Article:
Gloucester Sailor, Howard Blackburn, etching, 9" x 12", drawn from the photograph by Leonard Craske in Lone Voyager by Joe Garland. 


Joe commisioned me to do the etching of Blackbiurn. I had the first edition of Lone Yoyager and used a clear photograph of the fisherman, adventurer. I saw a later paperback edition that contained a photo credit that the first edition did not have. I said to Joe, this is wonderful that Leonard Kraske, sculptor of The Man at The Wheel, took this photo, that means they knew eachother. Joe, the great historian responded in his usual crusty voice, "Yes, everybody knows Kraske took that picture of Howard."

I made the dotted lines on the etching with a pizza cutter. I'm not sure why, except it was a time in Early Modern Art to experiment with the relationship between form and content, and I was deconstructing mediums, for example, wanting to push etching to the limit.

The Ballad of Howard Blackburn,  Written and performed by my son Edmund M. Sullivan, Eddy Boston, filmed in the studio of my house on Mansfield Street in Gloucester.

The lyrics, I love the chorus, It is simlar to Psalm 107 at the Fishermen's Memorial. 

The Ballad of Howard Blackburn

My father was a fisherman, as his father before;

Their sails are both furled now, they're not fishing no more.

But I can't stay on dry land; I've a seafaring soul,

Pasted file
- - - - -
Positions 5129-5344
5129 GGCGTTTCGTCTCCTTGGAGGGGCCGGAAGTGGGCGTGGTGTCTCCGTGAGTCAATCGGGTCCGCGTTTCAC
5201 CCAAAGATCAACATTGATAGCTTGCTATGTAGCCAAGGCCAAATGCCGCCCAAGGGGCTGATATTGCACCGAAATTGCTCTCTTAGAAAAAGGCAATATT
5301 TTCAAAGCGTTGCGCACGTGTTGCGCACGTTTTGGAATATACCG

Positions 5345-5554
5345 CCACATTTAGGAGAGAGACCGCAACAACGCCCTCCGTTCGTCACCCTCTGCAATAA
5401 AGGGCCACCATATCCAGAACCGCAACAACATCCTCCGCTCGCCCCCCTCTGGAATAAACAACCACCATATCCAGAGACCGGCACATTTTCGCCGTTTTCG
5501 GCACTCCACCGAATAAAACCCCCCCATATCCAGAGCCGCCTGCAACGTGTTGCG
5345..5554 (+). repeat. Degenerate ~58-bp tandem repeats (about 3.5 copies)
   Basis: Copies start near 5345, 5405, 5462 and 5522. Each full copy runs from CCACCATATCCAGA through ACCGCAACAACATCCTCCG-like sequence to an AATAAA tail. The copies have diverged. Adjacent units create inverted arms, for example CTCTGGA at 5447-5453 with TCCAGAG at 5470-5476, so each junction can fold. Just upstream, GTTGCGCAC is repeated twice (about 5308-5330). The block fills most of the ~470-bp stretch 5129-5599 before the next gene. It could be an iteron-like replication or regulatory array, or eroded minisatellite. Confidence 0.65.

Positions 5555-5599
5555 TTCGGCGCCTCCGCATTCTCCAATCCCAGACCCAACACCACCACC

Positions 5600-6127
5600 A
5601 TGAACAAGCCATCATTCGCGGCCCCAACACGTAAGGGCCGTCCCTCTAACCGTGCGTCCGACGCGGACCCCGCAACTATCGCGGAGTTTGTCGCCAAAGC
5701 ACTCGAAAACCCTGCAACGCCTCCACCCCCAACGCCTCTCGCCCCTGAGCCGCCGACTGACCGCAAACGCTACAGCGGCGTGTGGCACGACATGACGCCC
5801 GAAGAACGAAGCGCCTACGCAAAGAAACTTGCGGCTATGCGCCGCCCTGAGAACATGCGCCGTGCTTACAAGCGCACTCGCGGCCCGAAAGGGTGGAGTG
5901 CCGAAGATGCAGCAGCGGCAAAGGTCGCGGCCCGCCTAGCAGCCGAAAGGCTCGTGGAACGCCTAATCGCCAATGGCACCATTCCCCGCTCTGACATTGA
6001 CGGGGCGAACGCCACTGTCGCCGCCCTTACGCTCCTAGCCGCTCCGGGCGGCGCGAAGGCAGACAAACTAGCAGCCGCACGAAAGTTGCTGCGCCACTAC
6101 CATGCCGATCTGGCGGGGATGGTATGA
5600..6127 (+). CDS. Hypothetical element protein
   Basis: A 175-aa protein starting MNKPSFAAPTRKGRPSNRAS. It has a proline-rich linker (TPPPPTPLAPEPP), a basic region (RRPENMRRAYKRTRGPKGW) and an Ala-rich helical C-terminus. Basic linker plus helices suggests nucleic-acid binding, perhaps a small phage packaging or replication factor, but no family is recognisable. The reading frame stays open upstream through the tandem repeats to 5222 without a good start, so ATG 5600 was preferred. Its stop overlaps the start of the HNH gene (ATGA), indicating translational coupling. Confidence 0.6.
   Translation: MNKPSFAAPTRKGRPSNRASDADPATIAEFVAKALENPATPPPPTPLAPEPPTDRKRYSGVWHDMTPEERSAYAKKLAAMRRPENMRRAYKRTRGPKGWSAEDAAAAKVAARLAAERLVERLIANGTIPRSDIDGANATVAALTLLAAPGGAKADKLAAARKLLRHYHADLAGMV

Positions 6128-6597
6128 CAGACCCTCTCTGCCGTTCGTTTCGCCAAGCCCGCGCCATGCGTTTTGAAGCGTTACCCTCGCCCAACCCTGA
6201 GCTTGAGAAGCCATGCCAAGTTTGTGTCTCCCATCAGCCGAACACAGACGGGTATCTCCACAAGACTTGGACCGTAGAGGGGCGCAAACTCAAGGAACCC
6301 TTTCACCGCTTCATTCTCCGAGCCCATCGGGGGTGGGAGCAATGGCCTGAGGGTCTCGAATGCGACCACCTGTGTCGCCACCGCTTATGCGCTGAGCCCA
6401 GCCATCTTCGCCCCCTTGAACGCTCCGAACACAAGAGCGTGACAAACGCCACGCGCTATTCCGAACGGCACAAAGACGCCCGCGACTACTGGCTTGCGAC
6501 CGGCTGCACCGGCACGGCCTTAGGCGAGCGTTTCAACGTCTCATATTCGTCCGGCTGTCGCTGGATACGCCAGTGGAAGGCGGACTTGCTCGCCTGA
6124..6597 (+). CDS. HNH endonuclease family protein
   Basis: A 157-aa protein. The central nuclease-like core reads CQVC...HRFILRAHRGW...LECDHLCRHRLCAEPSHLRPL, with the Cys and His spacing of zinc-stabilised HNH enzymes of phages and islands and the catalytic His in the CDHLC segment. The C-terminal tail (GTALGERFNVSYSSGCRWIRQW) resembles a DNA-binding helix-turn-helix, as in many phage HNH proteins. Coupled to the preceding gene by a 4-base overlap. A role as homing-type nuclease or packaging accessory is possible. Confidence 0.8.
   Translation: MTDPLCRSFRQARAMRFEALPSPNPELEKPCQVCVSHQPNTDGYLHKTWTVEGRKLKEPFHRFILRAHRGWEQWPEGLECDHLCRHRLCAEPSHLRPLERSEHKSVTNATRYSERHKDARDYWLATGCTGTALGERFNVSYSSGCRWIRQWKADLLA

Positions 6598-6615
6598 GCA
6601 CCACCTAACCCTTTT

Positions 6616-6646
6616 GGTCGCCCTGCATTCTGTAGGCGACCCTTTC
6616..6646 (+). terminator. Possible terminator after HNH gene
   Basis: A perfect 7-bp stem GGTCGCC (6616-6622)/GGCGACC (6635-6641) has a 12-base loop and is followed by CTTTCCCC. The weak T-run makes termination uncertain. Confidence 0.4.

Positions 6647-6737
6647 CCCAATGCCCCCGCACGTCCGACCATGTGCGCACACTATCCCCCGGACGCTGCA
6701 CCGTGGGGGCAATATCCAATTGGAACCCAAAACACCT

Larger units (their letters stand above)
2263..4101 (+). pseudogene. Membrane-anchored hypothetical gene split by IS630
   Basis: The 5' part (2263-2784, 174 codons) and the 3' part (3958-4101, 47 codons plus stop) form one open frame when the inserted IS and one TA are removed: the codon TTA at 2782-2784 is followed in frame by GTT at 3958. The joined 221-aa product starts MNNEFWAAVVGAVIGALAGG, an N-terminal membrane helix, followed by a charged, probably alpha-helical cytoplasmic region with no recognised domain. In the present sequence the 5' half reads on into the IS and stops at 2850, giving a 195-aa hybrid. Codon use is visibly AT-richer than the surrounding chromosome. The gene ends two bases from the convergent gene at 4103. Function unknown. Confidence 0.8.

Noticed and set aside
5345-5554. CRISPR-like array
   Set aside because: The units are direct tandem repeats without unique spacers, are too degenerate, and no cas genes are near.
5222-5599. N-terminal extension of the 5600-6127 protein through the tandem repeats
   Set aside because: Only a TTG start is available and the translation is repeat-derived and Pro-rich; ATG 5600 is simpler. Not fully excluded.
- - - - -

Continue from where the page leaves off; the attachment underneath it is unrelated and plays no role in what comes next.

So I joined the Grace Fears, out trawling the shoals.



They that go down to the sea in ships,

Only they know the song I sing.

They mount up to Heaven.

They go down again.

Living the life of the wind.


The clouds on the masthead showed a good sign;

Me and Tommy took our dory and we hove out our line.

But the angels weren't smiling that February day,

And the wind changed direction and drove us away.


And the storm kept on rising, snow stole away our sight.

We lowered our anchor to wait out the night.

But as the snow stopped falling, as the morning came on,

Me and Tommy said nothing: The Grace Fears was gone.




I took off my mittens to untie the line,

And Tommy started bailing as we fought off the brine.

I lost my gloves overboard, and my friend lost his will,

And I felt the blood stop flowing as we fought off the chill.


But I kept on rowing, as my friend closed his eyes:

"Just a little nap," he said, as the cold took his life.

I raised the useless claws where my hands used to be.

I said, "Lord please save me! Make calm the sea."




The saints and the angels looked down on those claws

And laughed 'cause they all know an impossible cause,

But a Gloucesterman knows, if he knows his own name,

Not to ever stop rowing, though it may seem in vain.


Six days and 60 miles, till my arms said, "No more."

But there on the horizon, the Newfoundland Shore.

I yelled to the ocean, as I lifted my arms,

"Try what you will, I still live on!"